[Strategy] Burnout Over The Pacific

When you talk with divorce and family lawyers about divorces, separations, or even “conscious uncouplings” a statement they always make in the course of the conversation focuses around their amazement that couple choose to go through a litigation based process.

In particular, their statement tends to focus on the fact that litigation takes time and is more emotionally draining than mediation, and yet many couples would prefer to go through that process than another, more collaborative one.

There are many points to consider from this observation, but there are three immediate ones that could be instructive and strategic for your conflict situation—even if you’re not getting a divorce, experiencing a separation, or have decided to “consciously uncouple”:

  • A desire to see “justice done” is really a desire to see our will done unto the other person who hurt us. Which really means, when we go to a third party (whether a lawyer or a judge—and sometimes even a mediator) we aren’t looking to grow collaboratively with the other party out of a difficult relationship. We’re really looking for revenge and a reckoning.
  • Collaboration is not about “being friends again” or even forgiving the other party. Collaboration is simultaneously a selfish and selfless act of growing with that other person (who sometimes you have a deeply personal relationship with) so that the relationship can end in a way that benefits both of you. Mediation is a collaborative process. Litigation is always a competitive process.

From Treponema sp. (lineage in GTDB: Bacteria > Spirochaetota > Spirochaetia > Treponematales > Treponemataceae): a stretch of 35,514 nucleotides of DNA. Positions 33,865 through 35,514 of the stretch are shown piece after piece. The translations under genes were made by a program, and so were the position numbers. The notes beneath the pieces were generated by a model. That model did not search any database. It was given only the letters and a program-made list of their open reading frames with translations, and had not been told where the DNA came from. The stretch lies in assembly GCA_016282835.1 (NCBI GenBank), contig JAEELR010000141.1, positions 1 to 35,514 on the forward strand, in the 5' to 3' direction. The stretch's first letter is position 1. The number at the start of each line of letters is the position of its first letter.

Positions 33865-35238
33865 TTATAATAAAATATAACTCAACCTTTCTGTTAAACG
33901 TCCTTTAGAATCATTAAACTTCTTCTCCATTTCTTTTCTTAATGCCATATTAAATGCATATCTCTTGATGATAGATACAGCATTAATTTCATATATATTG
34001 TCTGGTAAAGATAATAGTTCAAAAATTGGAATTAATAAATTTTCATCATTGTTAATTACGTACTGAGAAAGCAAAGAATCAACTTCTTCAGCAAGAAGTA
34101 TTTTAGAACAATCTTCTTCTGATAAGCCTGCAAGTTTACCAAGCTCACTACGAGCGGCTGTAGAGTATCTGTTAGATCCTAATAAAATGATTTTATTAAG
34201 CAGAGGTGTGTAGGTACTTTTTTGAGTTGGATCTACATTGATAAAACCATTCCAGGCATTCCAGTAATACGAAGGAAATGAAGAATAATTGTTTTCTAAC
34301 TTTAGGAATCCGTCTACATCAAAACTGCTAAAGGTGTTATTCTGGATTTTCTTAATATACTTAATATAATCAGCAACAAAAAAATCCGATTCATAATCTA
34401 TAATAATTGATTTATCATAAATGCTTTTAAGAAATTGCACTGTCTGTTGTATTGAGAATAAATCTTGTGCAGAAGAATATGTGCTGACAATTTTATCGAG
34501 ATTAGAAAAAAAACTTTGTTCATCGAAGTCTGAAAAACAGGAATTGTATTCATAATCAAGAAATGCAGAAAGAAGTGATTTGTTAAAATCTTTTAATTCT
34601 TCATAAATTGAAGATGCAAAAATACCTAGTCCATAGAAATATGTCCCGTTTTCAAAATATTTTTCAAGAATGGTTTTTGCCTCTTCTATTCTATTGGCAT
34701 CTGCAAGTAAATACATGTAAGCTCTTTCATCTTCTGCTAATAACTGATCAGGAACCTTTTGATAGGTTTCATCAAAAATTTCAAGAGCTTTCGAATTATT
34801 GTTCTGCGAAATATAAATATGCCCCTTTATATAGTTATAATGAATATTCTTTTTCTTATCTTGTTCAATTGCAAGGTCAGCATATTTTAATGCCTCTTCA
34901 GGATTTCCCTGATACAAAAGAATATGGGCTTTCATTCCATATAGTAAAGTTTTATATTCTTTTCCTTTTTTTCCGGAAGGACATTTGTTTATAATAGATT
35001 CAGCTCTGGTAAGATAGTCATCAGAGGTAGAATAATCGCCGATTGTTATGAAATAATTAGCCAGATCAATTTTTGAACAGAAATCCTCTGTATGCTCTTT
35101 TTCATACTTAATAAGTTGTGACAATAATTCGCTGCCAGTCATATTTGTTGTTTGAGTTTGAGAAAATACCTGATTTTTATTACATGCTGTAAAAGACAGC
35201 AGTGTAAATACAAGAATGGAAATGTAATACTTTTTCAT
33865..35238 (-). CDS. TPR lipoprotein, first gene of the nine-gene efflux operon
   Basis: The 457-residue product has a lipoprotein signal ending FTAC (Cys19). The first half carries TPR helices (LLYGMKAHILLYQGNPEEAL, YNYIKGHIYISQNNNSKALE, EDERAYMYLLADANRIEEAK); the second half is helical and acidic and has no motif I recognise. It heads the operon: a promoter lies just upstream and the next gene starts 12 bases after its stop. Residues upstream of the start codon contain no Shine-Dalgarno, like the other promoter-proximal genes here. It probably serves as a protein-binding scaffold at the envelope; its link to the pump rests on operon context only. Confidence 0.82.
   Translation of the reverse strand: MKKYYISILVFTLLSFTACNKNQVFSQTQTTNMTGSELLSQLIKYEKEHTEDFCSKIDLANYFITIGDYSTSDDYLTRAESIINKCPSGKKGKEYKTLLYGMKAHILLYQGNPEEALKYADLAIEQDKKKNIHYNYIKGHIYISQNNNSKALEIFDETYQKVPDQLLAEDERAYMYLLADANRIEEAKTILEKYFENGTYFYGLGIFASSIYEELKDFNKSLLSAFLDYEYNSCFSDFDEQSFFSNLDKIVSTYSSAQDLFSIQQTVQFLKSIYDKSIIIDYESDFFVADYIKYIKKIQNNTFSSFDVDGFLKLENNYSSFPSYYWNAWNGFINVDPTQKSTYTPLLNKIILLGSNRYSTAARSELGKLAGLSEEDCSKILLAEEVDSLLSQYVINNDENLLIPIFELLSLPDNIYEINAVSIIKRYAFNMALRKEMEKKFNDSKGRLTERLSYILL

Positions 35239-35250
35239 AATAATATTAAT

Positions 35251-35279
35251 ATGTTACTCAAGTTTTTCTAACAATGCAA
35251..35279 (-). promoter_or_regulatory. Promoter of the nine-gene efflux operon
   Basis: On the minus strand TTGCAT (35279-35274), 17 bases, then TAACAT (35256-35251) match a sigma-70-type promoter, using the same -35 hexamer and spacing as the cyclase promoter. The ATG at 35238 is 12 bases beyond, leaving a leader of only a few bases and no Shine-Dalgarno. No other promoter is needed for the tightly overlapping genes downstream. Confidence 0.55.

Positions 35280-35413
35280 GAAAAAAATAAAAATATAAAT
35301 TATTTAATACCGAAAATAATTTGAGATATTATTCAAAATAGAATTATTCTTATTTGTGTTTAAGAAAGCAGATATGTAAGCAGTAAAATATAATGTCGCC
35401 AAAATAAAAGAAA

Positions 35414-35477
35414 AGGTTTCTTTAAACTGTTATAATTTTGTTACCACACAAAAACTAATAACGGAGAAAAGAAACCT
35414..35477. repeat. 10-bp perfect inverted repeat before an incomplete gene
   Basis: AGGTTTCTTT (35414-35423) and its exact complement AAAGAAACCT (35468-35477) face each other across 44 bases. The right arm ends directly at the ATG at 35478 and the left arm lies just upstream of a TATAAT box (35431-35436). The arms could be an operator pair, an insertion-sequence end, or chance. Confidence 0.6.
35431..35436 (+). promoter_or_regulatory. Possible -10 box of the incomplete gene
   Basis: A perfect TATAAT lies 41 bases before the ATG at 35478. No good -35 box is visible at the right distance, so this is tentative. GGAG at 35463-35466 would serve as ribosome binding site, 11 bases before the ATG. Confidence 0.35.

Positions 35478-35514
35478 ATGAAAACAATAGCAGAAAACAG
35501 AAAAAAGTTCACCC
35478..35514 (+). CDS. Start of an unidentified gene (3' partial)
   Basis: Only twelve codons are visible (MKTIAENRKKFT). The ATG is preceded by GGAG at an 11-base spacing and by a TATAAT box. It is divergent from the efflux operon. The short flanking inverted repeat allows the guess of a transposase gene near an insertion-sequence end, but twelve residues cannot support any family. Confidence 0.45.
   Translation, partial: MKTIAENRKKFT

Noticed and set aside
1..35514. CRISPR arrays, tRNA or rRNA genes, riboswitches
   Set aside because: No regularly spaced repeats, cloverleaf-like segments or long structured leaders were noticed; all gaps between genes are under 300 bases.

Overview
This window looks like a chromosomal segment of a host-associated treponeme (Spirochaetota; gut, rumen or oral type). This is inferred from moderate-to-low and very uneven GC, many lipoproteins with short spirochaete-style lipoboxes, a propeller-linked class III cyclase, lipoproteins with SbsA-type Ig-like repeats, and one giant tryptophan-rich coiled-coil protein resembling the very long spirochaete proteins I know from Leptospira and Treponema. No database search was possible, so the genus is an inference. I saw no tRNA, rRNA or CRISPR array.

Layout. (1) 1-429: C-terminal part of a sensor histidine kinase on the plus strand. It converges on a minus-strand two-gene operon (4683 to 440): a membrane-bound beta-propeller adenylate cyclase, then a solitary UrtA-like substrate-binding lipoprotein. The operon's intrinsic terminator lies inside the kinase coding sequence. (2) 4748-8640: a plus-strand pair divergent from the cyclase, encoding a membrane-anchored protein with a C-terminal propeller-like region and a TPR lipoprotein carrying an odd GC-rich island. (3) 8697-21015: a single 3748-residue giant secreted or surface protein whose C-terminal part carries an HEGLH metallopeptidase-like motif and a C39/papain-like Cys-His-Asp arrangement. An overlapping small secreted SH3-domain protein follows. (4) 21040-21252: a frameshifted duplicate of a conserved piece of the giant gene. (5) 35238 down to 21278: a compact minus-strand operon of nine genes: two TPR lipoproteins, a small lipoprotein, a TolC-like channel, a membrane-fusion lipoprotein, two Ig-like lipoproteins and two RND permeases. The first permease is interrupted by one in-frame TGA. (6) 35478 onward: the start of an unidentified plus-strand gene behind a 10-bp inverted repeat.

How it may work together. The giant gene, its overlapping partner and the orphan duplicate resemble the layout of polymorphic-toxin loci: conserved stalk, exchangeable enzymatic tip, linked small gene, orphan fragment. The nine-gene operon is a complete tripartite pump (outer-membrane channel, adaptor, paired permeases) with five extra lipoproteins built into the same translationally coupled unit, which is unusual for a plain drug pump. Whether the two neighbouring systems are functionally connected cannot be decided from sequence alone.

• Litigating not to “lose” is not the same as not collaborating to “win.” The fact of the matter is, “winning” and “losing” are black and white concepts that have little to nothing to do with the facts of the dispute, the relationships involved, the values on the table, the positions and interests of the parties involved, or the outcome in question. But parties in a dispute often view not “losing” (or outright “winning”) as the only satisfactory strategy that can justify emotional decisions made in all of those areas. Which is why litigated disputes always end up feeling emotionally hollow and are often decided—in hindsight—to have been a waste of both time and energy.

Many people in disputes, conflicts, disagreements, and who are having “differences of opinion” with other parties, experience a sense of burnout throughout the processes of both litigation and mediation. But the question on the table is “Do you prefer your burnout slow and steady, or quick and dirty?”

Answering that question, individually and corporately, with honesty, self-awareness, and insight into the other party, can lead to picking the best process for managing your particular conflict.

-Peace Be With You All-

Jesan Sorrells, MA
Principal Conflict Engagement Consultant
Human Services Consulting and Training (HSCT)
Email HSCT: jsorrells@hsconsultingandtraining.com
Facebook: https://www.facebook.com/HSConsultingandTraining
Twitter: https://www.twitter.com/Sorrells79
LinkedIn: https://www.linkedin.com/in/jesansorrells/

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